The Hawaii Medical Service Association lost $17.4 million in the first quarter as the global coronavirus pandemic hit the islands.
The losses reversed $42.7 million in year-earlier profits as the state’s largest health insurer waived the cost share for COVID-19 diagnostic tests and treatments deemed medically necessary.
The state’s largest health insurer collected $884 million in premiums, down from $885.9 million in the year-ago quarter, and spent $780.1 million, compared to $792.5 million, on medical services for its 732,550 members.
Administrative expenses dropped to $70.4 million from $81.1 million, resulting in an operating loss of $6.4 million that reversed gains of $29.9 million. Investment income totaled $4 million, down from $8.6 million, putting HMSA in the red by $17.4 million after taxes.
During the emergency, the health insurer said it allowed early refills of prescription maintenance drugs and expanded tele-health coverage, waiving all co-payments, coinsurance and deductibles. For those with HMSA dental coverage, emergency tele-dentistry visits are covered 100% for participating providers.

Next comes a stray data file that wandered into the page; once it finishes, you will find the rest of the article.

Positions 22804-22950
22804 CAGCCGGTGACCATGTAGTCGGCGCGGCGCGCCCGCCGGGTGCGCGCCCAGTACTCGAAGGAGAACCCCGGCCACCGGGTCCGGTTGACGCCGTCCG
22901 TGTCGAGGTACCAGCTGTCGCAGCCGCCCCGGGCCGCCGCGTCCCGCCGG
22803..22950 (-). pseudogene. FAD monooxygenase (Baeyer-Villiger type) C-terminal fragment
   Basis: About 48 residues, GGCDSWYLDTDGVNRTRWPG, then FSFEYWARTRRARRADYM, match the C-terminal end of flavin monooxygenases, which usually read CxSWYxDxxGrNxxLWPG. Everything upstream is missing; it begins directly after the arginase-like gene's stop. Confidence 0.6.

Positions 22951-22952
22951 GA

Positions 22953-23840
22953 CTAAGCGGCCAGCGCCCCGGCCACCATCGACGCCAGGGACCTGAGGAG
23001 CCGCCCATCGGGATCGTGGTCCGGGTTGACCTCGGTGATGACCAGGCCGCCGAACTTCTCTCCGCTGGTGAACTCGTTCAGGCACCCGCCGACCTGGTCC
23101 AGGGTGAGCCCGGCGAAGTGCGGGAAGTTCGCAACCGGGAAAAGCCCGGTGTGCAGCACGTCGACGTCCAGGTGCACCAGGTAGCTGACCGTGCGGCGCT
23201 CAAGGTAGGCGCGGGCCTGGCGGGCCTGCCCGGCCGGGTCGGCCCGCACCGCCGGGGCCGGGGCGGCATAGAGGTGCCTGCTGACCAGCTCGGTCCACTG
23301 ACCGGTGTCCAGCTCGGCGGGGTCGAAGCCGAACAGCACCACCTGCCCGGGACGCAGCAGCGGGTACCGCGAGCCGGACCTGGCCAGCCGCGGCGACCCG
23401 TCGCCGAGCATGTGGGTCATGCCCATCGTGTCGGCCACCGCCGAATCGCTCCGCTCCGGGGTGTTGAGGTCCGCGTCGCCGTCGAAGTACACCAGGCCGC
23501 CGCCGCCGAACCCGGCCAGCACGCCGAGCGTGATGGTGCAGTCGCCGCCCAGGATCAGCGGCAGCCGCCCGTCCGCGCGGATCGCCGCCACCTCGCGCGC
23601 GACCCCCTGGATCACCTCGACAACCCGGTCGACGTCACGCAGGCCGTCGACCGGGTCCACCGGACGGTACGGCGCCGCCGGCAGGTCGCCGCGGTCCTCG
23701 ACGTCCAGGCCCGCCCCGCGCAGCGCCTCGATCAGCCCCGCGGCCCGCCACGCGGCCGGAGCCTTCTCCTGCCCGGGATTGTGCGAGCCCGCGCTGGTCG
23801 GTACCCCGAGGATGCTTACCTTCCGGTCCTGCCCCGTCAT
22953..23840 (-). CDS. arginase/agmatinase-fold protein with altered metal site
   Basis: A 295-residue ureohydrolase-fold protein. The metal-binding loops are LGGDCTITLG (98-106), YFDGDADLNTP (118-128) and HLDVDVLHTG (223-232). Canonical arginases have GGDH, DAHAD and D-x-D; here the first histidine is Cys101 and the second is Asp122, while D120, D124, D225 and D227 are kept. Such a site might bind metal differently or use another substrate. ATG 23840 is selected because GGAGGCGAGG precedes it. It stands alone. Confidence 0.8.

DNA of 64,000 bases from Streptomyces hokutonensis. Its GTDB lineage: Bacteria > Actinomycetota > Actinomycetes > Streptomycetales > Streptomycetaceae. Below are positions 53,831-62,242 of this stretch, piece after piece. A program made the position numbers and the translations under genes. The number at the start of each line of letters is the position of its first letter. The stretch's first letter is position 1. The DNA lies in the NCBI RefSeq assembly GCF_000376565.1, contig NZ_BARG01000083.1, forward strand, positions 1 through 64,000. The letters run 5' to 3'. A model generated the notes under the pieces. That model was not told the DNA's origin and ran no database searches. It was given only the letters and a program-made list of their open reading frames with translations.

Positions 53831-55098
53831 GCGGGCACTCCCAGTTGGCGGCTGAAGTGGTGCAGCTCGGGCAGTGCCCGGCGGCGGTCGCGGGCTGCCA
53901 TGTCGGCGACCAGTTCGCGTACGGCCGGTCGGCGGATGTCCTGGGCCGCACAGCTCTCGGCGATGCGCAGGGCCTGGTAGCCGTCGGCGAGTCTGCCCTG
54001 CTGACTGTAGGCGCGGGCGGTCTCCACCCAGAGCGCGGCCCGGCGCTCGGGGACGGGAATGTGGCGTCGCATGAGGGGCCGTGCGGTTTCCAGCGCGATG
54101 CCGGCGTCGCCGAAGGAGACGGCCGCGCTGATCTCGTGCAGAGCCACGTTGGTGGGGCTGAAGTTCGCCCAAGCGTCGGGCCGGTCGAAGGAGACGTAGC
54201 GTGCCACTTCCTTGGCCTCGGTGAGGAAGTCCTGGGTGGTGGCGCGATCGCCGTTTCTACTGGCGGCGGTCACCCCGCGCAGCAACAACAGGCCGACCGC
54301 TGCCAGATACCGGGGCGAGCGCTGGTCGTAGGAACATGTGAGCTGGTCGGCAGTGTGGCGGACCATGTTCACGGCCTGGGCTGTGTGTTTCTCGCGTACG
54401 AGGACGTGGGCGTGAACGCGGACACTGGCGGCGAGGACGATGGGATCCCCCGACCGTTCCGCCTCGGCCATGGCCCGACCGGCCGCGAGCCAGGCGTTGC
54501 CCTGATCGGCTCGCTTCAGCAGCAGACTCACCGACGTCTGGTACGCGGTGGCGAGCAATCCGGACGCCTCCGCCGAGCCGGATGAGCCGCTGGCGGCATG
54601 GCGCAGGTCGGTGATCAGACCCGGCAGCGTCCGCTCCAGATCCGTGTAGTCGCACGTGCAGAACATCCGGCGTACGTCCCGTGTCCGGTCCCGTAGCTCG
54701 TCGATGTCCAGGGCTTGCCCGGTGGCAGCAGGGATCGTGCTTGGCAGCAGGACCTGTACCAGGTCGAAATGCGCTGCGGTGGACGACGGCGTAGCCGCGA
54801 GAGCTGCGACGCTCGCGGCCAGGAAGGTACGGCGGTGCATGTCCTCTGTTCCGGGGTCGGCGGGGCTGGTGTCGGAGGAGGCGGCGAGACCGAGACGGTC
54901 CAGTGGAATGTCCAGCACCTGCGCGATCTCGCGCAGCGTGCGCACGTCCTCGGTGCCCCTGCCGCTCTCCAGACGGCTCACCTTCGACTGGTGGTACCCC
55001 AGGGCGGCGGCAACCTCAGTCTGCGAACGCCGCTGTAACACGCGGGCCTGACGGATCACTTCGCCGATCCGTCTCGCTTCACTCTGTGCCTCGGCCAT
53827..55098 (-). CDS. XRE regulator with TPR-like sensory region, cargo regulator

“HMSA members, providers, and employer groups can be confident that we’re well prepared to continue supporting them for their health and safety needs,” Executive Vice President and Chief Financial Officer Gina Marting said in a news release. “Our investments are why we now have the ability to cover tele-health and COVID-19 treatments without charging our members a co-payment. And through our Payment Transformation Program, we continue to pay our primary care providers who are using tele-health and other alternative methods of care to keep everyone safe and healthy, even if they can’t visit in person.”